This is an August 2007 copy of a website maintained by the Center for International Policy. It is posted here for historical purposes. The Center for International Policy no longer maintains this resource.

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Last Updated:7/7/05
Speech by Rep. Nita Lowey (R-New York), June 28, 2005

   Mrs. LOWEY. Mr. Chairman, I move to strike the last word.

   I want to commend the gentleman for offering this amendment, and I certainly agree with his intent, which is to minimize United States investment in failed counternarcotics programs.

   For far too long, we have supported policies and funded programs in Colombia that simply do not work. Our counternarcotics programs in Colombia have long been an inefficient use of taxpayer dollars.

   The data we have from the National Drug Intelligence Center at the Department of Justice with respect to the success of this program is negative. It shows that the program has not decreased the amount of cocaine coming into the United States. In fact, the quantity of cocaine on our streets is increasing, and the price is decreasing, making it all the more affordable and attractive to our youth.

   The billions that we have put into Plan Colombia have not been effective in substantially decreasing the amount of coca being grown in Colombia either. After spending over $4 billion and spending nearly 6 years, have we even cut coca production in half? No. We have decreased by less than 7 percent the number of hectares of coca in Colombia.

   It is becoming even more difficult and costly to eliminate each hectare of coca. The U.N., whose own surveys found a small decrease in Colombian coca in 2004, found that for every acre of coca reduced in 2004, 22.8 acres of coca had to be sprayed. This ratio has never been so high.

   U.N. statistics indicate that the overall amount of coca grown in the Andes increased by 3 percent last year, led by substantial increases in Bolivia, 17 percent; Peru, 14 percent.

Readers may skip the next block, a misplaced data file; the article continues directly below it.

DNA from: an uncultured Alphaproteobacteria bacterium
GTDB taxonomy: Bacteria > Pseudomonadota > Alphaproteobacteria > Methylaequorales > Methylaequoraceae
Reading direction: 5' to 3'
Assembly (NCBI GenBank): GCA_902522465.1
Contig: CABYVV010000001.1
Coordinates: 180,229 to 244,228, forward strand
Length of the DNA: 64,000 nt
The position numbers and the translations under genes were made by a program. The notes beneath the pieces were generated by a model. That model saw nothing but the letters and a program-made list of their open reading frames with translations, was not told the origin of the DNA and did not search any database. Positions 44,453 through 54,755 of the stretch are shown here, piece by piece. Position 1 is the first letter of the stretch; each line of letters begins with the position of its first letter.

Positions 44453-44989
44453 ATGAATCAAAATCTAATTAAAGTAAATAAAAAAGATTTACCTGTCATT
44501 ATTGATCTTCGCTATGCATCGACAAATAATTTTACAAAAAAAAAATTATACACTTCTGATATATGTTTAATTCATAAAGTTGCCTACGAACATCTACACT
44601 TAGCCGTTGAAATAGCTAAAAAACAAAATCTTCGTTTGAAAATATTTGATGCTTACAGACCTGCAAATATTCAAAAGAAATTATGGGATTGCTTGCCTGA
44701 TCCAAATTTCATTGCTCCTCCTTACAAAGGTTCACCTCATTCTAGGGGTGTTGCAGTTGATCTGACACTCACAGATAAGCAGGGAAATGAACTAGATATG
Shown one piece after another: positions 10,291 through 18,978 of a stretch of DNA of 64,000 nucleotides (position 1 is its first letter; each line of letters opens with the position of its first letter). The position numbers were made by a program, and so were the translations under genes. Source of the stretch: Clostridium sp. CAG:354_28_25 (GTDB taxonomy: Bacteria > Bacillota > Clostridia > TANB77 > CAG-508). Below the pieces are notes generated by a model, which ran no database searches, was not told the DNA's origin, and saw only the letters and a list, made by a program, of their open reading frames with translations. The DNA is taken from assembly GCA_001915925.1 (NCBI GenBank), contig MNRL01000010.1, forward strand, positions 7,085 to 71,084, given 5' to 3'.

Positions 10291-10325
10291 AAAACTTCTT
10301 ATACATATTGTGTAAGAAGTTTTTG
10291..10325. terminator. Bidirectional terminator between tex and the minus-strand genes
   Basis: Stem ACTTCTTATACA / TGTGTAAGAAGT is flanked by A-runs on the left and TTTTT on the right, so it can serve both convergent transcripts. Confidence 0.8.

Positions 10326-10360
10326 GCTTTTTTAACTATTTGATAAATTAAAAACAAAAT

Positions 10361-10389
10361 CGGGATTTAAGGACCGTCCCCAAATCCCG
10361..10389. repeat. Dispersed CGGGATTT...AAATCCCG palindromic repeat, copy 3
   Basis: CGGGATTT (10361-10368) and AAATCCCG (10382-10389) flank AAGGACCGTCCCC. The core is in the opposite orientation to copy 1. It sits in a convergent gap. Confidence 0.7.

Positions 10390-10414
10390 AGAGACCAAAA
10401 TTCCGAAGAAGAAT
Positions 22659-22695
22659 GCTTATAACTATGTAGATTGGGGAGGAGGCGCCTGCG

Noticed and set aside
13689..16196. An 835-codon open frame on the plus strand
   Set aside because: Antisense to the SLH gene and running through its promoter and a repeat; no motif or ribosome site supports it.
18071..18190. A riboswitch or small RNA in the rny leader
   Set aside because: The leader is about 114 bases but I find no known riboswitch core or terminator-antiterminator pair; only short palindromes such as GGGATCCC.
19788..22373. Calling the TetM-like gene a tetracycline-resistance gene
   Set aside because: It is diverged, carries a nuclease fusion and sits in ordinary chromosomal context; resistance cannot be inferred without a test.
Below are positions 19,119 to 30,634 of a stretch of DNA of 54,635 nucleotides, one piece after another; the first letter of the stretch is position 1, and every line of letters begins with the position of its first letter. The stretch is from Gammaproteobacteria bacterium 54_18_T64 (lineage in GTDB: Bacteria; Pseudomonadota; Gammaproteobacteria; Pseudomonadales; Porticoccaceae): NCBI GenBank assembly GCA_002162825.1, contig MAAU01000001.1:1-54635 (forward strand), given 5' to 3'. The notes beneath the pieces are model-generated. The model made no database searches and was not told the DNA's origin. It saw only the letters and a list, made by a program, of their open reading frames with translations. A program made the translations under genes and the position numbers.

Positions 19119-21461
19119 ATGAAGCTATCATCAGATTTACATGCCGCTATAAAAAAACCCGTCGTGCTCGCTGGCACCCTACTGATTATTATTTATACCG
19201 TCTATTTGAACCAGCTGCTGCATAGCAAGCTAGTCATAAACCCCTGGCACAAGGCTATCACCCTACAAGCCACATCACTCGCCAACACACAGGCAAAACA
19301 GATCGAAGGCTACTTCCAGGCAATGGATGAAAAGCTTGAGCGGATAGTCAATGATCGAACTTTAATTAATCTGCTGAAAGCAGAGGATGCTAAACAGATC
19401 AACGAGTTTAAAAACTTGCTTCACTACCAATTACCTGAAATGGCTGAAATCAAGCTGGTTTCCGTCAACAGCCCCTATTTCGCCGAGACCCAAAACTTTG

Finally, the failure of this program to solve the problem of coca production is all the more compounded by the heavy toll it imposes on the rural communities in Colombia that are already suffering from armed conflict. Continuing to fund it at such a high level is simply bad policy.

   I am troubled by the fact that this amendment cuts $100 million from the foreign operations bill without adding it back for one of the many programs that could use it. The allocation with which the gentleman from Arizona (Chairman Kolbe) and I had to contend is already $2.5 billion short of the President's request; and with the increased needs we face around the world, to combat the HIV/AIDS virus and other diseases, fight hunger, improve child health and education, and promote peace and security in the Middle East and elsewhere around the globe, I am concerned that this amendment further reduces our funding in the bill.

   Again, I support the gentleman for raising these important issues, and I thank him for all the time he has spent really understanding the issue, working on the issue and trying to stress how useless this funding really is in making a dent in the coca operation.

As of July 7, 2005 this page was also available at http://thomas.loc.gov/cgi-bin/query/R?r109:FLD001:H05308

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